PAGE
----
WASHINGTON, DC — Public leaders like federal judges need to embrace that pressure is a privilege and get comfortable with it, Judge Jim Ho of the U.S. Court of Appeals for the Fifth Circuit told an audience at the Heritage Foundation when delivering its prestigious Joseph Story Lecture on Wednesday.
Ho was introduced by John Malcolm, vice president of Heritage’s Institute for Constitutional Government and director of its Meese Center. Noting that Ho once served as a law clerk to Justice Clarence Thomas, Malcolm said many in the room would love to see Judge Ho one day join the Supreme Court as Justice Ho, alongside Justice Thomas.
“I wasn’t born in the United States. I didn’t enter this world as an American. But I wake up every morning thanking God that I will leave this world as an American,” Ho began. “I like to say that I’m Taiwanese by birth, Texan by marriage. But most importantly, I’m American by choice.”
A prominent conservative federal appeals judge in America, Ho made the case that certain constitutional principles are foundational to American exceptionalism and that two of those principles are federalism (keeping federal and state governments in their respective spheres) and revering free speech, especially from people with whom we disagree.
“But we cannot lightly assume that these Founding values will always persist,” Ho cautioned. “They must be nurtured and taught. They must be passed down from generation to generation.”
Ho cited recent studies showing that “two-thirds of college students say it’s okay to shout down a speaker you oppose” and “41 percent of students now say that violence may be appropriate.”
“The typical justification you’ll hear for this discrimination is that some religious conservative views are just too much,” noting that much of the hostility is directed against people of faith and their social views. “They make people feel unsafe. So [some people say] it’s okay for us to eliminate these views from campus.”
It’s the same pathos we see on college campuses: It’s not enough that I disagree with you—I also have to dislike you, and disparage and disrespect you as a human being. Instead of judging your reasoning, I pass judgment on the person behind it. I don’t presume good faith—I impute malicious intent.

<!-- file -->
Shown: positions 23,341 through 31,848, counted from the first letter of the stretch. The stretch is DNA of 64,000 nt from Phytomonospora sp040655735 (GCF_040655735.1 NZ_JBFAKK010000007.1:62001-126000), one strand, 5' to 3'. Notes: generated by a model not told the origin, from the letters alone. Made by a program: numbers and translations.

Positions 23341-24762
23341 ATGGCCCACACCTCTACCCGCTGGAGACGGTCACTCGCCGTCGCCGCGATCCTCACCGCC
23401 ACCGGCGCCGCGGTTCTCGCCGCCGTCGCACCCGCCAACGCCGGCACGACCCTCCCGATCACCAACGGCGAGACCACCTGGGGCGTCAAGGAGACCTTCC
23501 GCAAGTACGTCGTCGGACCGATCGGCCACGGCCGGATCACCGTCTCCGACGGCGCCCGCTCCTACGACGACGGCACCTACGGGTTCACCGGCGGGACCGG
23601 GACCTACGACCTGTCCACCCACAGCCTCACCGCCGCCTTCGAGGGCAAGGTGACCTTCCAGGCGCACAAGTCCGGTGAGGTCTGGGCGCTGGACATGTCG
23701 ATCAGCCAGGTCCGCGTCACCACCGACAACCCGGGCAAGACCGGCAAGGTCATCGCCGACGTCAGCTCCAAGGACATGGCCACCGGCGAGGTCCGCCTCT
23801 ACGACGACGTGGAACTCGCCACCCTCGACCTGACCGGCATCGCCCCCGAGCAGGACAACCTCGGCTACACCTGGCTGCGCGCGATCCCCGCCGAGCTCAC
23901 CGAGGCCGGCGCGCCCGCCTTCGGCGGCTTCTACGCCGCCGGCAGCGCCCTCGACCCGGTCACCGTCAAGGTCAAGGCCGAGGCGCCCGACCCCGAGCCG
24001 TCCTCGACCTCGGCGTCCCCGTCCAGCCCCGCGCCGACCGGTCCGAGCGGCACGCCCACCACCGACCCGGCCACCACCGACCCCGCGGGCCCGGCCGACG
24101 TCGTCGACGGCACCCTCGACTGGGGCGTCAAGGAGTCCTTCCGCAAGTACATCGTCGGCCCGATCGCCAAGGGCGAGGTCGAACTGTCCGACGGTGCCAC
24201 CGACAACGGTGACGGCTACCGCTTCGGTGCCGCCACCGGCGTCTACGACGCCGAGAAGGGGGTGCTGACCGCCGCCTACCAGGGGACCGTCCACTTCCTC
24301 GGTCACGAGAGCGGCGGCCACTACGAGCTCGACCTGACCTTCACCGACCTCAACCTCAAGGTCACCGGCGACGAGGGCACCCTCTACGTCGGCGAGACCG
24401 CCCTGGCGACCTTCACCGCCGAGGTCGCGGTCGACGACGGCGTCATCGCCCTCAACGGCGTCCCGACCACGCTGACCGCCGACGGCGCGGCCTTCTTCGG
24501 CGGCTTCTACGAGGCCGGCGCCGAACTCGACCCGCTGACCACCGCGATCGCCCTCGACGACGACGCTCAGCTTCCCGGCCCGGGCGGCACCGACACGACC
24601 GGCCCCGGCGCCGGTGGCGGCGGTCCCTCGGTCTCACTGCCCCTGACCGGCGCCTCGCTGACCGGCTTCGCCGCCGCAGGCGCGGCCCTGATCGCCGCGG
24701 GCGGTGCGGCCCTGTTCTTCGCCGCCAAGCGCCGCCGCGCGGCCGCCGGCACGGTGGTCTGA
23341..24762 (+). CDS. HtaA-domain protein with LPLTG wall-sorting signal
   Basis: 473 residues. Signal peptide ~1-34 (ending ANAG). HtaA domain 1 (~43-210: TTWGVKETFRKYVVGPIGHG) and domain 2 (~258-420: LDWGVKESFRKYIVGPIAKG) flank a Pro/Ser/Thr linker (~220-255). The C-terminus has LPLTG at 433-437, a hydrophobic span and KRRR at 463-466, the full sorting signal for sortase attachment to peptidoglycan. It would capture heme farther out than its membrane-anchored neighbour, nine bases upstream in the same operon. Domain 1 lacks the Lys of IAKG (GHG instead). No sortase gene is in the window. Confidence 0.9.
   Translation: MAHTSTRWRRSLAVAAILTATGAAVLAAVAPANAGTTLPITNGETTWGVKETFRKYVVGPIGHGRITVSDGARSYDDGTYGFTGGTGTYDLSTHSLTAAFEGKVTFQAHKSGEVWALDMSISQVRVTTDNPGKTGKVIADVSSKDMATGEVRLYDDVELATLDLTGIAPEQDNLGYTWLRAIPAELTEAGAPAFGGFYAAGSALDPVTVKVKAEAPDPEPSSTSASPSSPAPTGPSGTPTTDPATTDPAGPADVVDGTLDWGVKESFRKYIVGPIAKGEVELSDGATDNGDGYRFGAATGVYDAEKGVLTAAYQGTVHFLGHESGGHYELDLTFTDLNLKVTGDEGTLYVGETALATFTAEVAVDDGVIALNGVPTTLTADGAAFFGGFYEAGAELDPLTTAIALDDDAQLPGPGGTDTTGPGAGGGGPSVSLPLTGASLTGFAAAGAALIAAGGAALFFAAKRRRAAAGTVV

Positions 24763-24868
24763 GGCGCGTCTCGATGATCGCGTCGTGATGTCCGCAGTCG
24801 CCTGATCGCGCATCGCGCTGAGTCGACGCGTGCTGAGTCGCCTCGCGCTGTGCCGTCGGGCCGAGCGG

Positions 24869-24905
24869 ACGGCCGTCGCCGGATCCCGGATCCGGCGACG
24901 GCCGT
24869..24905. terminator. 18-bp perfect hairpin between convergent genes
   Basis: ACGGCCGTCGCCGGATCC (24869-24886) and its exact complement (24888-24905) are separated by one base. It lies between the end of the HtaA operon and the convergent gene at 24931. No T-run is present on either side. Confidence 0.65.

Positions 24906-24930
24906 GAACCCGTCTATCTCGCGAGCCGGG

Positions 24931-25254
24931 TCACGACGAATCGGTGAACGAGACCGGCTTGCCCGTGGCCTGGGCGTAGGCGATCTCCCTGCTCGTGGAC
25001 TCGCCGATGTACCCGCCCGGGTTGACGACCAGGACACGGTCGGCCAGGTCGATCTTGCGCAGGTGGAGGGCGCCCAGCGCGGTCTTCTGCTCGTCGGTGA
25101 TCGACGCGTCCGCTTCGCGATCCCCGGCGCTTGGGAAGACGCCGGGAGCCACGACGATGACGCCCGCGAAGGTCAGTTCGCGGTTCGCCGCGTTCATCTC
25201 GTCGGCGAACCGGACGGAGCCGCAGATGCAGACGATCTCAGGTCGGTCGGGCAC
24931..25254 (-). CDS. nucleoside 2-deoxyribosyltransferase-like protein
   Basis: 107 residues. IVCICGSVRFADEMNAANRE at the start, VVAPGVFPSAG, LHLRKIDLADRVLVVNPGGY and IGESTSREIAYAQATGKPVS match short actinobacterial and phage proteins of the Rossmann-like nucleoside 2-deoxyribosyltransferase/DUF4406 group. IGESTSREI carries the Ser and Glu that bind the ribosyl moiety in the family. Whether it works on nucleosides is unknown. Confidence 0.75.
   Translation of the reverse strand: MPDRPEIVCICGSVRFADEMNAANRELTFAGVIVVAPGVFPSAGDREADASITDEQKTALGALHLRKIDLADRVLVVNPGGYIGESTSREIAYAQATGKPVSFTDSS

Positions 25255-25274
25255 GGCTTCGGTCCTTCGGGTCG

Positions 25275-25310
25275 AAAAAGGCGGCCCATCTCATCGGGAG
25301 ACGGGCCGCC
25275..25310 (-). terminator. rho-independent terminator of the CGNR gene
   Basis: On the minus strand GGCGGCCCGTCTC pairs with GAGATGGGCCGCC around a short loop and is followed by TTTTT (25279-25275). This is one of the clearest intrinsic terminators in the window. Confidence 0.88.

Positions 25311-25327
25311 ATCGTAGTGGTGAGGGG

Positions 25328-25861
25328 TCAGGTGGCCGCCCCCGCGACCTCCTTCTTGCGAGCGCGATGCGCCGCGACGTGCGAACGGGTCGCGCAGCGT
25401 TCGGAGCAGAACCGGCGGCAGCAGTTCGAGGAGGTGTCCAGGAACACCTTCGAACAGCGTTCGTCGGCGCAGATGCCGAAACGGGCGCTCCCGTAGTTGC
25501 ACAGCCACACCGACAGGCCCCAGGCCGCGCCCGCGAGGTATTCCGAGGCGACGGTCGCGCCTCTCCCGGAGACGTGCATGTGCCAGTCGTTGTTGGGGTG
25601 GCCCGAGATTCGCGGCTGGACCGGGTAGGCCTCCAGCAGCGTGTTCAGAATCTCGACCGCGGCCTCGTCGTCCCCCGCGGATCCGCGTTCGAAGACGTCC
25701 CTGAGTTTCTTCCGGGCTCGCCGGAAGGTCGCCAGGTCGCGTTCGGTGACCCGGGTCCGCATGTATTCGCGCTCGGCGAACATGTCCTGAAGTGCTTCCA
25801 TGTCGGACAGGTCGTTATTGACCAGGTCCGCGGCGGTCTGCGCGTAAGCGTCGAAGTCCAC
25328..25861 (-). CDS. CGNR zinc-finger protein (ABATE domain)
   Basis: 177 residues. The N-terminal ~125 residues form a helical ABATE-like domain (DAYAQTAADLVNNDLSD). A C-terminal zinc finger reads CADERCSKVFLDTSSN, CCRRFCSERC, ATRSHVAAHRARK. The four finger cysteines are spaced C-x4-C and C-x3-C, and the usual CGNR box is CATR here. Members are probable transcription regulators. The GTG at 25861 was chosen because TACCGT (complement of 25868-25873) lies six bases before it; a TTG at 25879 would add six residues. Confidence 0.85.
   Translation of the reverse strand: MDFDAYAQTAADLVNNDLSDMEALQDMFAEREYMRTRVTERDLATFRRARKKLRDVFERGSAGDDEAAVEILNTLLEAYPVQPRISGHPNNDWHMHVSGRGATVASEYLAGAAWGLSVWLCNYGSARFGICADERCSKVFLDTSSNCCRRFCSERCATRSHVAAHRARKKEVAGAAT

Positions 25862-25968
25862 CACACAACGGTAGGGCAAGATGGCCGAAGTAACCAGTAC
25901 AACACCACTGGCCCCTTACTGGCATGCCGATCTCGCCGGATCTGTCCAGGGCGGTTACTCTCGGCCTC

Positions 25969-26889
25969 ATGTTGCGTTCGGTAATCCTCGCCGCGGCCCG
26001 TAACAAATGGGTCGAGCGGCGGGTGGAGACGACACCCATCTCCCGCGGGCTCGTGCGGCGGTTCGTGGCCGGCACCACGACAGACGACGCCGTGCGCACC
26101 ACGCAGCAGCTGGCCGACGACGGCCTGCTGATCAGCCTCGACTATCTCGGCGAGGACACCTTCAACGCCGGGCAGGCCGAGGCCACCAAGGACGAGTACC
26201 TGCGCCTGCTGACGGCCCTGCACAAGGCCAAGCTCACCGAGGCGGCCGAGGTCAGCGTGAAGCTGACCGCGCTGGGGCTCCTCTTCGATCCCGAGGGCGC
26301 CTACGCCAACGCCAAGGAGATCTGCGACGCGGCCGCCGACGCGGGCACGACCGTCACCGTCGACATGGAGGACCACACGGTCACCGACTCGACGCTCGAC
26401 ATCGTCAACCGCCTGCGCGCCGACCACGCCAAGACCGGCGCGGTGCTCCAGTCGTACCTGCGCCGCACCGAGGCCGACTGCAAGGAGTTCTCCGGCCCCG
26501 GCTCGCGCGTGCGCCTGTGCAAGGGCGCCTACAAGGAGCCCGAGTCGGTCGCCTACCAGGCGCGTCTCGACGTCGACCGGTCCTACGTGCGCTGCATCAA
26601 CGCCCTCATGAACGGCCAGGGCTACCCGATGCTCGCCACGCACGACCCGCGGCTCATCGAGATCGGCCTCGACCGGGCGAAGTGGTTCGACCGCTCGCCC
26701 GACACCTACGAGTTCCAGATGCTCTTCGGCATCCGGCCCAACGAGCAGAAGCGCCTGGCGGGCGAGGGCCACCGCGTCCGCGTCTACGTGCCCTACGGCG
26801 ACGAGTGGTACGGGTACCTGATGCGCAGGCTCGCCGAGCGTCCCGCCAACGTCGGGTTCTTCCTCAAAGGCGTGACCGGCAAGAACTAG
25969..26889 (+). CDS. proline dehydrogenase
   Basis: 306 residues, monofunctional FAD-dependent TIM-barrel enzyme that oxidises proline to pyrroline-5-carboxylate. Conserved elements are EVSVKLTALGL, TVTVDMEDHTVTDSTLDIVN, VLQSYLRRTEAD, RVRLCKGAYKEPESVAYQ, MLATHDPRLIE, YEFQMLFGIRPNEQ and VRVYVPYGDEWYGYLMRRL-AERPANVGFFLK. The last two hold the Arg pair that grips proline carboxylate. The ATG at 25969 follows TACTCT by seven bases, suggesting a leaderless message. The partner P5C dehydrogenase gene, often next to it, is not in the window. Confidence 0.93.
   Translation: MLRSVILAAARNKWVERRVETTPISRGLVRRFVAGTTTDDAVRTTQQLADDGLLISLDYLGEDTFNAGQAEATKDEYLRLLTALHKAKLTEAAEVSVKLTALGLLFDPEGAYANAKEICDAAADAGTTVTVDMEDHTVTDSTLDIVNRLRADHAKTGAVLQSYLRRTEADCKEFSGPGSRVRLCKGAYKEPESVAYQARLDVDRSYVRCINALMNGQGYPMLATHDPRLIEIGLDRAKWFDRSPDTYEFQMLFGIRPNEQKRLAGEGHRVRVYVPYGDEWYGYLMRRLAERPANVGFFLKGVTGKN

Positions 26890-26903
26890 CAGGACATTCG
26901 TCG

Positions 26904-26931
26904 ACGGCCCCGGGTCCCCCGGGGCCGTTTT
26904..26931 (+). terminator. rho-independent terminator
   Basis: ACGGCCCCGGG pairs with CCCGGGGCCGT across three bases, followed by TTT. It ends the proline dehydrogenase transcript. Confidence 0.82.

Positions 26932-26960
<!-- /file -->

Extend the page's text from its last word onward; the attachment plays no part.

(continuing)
But no matter how absurd or hateful the critics, I thank God that I live in a country, and under a Constitution, that guarantees everyone the right to criticize our officials.
That includes judges. In fact, if anyone in public office should be able to ignore criticisms and just do your job, it’s those who enjoy life tenure. Citizens have every right to expect federal judges to follow the law in every case, no matter how belligerent or baseless the booing of the crowd. Because that’s the job.
Ho went on to observe that criticizing judges in particular is nothing new. His advice: expect it, get used to it, and even get comfortable with it.
“We’re all extraordinarily blessed to live in this great country,” he observed as an immigrant. “And some of us are fortunate to play at least a small role in helping to lead this country forward – whether we’re judges or leading practitioners or influential legal scholars.”
An avid sports fan, the 50-year-old appellate judge noted that at the stadium where the final rounds of the U.S. Open are held, there is a sign with the words, “Pressure is a Privilege.” He says it is what a federal judge should remember every time they walk into a courtroom.
As judges, we should always remember two things: That there are countless law students, lawyers, and fellow Americans who would do anything to trade places with us. And that no one forced you to become a judge. You agreed to become a judge. Some people even lobby and campaign for it. And you can quit anytime you want. It’s life tenure—not a life sentence. So you should only do it if you’re ready and willing to accept what it entails.
“It is my profound privilege to serve on the United States Court of Appeals for the Fifth Circuit,” Ho concluded.
Breitbart News senior legal contributor Ken Klukowski is a lawyer who served in the White House and Justice Department.